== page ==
On 3 June 1927, farmers outside the village of Peonis, near Bottecchia's home, found him on the roadside. His skull was cracked, one collarbone and other bones broken. His bike lay some distance away on the verge and wasn't damaged. There were no skid marks to suggest a car had forced him off the road and no marks to the pedals or handlebar tape to suggest he'd lost control.
Bottecchia was carried to a bar and laid on a table. A priest gave him the last rites. From there he was taken by cart to hospital in Gemona. He died there 12 days later without regaining consciousness. The verdict was sunstroke but was widely dismissed for Bottecchia was used to the heat and a veteran of the Tour de France. He had also been found in the morning, before the day became hot. Bernard Chambaz of L'Humanité said:
Accident or assassination? The accident theory, favoured by justice, on the accounts of witnesses and a medical examination which also referred to several fractures, was based on an assumption of an illness, sunstroke and a fall. In fact, the inquiry was quickly closed. The theory suited everybody: the Mussolini régime, the presumed killer and even - it's sad to say - the family, now sure of a large insurance payout.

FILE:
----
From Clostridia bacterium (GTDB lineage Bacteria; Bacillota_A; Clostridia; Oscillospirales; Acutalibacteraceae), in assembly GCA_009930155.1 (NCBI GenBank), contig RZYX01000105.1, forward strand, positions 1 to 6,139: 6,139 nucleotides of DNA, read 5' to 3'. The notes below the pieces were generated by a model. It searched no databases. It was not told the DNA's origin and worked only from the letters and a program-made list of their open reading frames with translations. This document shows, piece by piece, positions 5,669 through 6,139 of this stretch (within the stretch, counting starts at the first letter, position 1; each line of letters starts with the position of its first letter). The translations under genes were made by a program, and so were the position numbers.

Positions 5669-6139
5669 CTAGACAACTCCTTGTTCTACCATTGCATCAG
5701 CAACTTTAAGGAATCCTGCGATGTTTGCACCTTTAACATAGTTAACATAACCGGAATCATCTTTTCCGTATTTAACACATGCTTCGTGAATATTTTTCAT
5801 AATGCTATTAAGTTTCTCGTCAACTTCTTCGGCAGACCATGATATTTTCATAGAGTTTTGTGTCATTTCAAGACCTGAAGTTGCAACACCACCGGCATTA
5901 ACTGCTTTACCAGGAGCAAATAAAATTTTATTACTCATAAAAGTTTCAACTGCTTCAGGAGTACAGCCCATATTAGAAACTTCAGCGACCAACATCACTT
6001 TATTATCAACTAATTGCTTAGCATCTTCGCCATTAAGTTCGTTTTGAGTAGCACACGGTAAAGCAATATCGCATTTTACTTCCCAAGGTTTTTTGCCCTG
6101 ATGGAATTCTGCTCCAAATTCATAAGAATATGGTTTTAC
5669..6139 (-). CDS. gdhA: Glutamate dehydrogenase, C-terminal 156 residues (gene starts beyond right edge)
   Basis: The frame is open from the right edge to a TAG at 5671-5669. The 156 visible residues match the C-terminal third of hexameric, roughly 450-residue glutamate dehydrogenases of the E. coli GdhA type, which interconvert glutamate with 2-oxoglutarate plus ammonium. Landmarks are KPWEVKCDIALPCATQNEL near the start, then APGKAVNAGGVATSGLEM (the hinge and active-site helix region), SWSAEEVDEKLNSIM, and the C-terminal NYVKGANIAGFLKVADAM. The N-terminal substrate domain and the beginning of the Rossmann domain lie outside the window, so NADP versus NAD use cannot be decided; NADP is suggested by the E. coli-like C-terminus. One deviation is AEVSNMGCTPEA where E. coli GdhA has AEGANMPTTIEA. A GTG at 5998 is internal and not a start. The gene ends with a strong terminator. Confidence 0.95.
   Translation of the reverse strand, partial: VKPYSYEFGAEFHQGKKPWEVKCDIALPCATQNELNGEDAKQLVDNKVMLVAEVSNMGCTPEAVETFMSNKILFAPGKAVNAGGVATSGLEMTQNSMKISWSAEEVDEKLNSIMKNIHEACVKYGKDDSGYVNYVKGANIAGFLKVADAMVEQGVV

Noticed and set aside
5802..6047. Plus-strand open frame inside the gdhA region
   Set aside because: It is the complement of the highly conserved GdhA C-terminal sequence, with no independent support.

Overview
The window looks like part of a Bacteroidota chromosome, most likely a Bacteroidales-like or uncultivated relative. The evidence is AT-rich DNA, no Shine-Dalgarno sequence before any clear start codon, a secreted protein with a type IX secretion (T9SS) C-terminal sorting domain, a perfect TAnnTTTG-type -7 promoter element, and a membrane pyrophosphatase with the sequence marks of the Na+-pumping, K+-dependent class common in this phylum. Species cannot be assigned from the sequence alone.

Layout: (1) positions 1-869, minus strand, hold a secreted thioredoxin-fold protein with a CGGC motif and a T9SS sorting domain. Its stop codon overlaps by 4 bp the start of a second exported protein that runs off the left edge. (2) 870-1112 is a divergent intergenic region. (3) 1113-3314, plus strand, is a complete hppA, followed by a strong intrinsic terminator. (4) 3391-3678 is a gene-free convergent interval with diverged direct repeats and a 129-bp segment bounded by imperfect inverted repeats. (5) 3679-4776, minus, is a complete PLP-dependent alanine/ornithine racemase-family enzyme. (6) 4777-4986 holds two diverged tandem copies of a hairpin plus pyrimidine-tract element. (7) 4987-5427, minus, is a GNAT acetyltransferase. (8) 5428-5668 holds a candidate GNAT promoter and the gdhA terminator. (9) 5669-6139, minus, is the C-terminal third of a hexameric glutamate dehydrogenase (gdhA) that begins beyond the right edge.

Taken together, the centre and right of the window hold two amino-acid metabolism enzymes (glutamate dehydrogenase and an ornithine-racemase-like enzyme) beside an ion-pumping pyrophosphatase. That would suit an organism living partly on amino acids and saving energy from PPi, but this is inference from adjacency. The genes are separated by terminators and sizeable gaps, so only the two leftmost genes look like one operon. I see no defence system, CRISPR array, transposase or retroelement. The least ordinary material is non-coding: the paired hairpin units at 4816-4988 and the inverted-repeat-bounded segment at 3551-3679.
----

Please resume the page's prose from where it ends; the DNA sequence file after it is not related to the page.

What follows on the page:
The only events which appear certain are that that morning, Bottecchia rose at dawn and asked for a hot bath to be ready for him when he returned after three hours. He rode to his friend Alfonso Piccini's house to go training together as on other days. Piccini decided not to go and Bottecchia went to see another friend, Riccardo Zille. He had other things to do, however, so Bottecchia set out alone. Theories abound from then on. The priest who gave him the last rites is said to have attributed the death to Fascists unhappy about Bottecchia's more liberal leanings. But Bottecchia was a barely literate racing cyclist at the end of his career, better known in France than in Italy, and not a politician or celebrity who could sway opinion. There's a theory that Fascists murdered him for speaking against Mussolini. An Italian dying from stab wounds on a New York waterfront even claimed he had been employed as a hit man. He named a supposed godfather, although nobody of the name was ever found. But Mussolini had been first to contribute to the Gazzetta dello Sport benefit fund.